During the coronavirus pandemic, anti-Semitism intensified in the online space and cases of discrimination increased, so concrete means are needed to protect society from these dangers, Romanian Foreign Minister Bogdan Aurescu said on Thursday.
The head of Romanian diplomacy was speaking at an event organized on the occasion of the 80th anniversary of the Bucharest pogrom against Jews in 1941, Hungarian news portal Mandiner reports.
Between Jan. 21 and 23, 1941, after a conflict broke out between Romanian legionnaires of the infamous “Iron Guard” and the government led by Ion Antonescu, the Iron Guard killed Jews, ravaged synagogues, and looted homes and shops. There were at least 120 fatalities in the bloody incidents. The Iron Guard also took part in the systematic extermination of Jews between 1941-1943 in several other parts of what is now Romania and the Republic of Moldova. The organization was outlawed after World War II and its leaders hunted down, executed or sentenced to long prison terms.
Aurescu said the Romanian government would soon complete the development of a national strategy against anti-Semitism, xenophobia, radicalization and hate speech, as well as an implementation plan for it.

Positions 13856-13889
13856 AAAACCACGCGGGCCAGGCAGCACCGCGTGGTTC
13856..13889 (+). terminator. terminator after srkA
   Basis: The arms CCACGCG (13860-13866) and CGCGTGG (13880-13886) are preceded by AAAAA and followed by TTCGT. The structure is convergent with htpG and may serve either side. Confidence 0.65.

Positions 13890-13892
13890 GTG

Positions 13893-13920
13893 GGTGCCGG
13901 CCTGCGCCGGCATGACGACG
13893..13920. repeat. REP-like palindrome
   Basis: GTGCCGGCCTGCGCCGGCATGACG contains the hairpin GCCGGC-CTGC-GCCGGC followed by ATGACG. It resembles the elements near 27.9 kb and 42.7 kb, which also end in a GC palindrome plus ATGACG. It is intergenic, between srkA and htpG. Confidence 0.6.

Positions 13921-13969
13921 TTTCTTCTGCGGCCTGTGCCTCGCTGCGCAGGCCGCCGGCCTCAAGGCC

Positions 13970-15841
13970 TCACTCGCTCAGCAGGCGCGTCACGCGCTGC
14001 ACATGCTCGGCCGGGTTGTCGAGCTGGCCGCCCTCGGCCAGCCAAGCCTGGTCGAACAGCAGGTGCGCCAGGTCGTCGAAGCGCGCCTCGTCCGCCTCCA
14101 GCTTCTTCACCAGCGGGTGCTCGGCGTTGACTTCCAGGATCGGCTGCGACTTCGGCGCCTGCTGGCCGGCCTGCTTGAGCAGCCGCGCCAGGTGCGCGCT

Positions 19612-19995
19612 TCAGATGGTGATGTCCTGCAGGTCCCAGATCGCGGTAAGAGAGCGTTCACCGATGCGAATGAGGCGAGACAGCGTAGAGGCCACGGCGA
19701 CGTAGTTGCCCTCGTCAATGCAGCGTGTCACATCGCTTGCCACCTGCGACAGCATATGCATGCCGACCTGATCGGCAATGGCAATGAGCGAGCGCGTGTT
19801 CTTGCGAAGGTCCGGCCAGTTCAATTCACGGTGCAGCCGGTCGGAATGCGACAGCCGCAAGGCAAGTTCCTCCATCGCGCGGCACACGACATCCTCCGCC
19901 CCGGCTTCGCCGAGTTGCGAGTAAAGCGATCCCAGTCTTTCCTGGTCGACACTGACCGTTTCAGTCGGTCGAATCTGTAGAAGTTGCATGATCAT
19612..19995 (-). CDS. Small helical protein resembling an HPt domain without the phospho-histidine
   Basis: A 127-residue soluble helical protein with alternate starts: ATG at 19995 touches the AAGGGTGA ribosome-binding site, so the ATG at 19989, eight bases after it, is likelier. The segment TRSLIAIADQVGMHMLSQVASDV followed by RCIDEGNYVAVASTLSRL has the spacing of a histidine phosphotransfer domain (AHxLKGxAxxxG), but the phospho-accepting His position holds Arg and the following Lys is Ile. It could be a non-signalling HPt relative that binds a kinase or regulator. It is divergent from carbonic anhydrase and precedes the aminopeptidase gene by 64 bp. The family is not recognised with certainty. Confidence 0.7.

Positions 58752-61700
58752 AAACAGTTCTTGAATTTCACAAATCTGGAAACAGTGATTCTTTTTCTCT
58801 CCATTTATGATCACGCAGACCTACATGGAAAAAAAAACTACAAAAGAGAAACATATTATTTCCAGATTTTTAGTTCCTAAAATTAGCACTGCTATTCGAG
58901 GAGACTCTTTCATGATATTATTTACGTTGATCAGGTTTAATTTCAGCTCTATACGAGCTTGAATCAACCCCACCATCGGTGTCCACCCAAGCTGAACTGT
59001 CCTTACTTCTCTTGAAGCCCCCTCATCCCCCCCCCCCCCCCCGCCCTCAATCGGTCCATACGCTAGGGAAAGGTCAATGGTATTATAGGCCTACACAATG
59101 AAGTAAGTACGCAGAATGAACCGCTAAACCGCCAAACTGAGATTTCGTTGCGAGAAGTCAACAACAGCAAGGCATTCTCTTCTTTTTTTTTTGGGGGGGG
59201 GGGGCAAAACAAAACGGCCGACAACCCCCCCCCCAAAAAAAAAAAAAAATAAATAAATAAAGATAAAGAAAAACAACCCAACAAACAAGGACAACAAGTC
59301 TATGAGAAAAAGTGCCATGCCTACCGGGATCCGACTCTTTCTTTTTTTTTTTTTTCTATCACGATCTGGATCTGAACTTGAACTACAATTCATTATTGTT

“Through these, we will have the tools to have more accurate data on these phenomena, to prepare law enforcement forces more effectively, to judge, and to develop school curricula and university courses to help young people recognize and prevent these manifestations (…) and encourage them to behave tolerantly and to defend democratic values,” Aurescu said.
He added that Romania is also involved in the development of the European Union’s first anti-Semitism strategy, which it hopes Brussels will launch for public debate in the third quarter. According to the head of the ministry, these strategies are intended to prevent the recurrence of tragedies such as the anti-Semitic incident in Bucharest, which was “one of the darkest and most painful chapters in the history of Romania”. He noted that, unfortunately, this was not an isolated incident, as it was followed by the Pogrom of Iasi, the deportation of Jews to the Transnistrian region (now in the Republic of Moldova). All of this happened when increasingly aggressive anti-Semitism was poisoning the whole of Europe, including Romania, Aurescu said.
Irresponsibility and intolerance
At the same event, Ludovic Orban, speaker of the House of Representatives, said that the 1941 pogrom was “an unprecedented flare up of anger and cruelty in the history of Romania, and no political force or movement should be allowed to take the country back to the slopes of irresponsibility and intolerance”. He recalled that at least 120 Jews had been killed, 1,100 homes and shops, six synagogues looted and damaged and hundreds of Jews beaten. The event was also commemorated by Anca Dragu, president of the Romanian Senate.
Title image: Romanian Prime Minister Ion Antonescu (L) with Iron Guard leader Horia Sima (R) in 1940.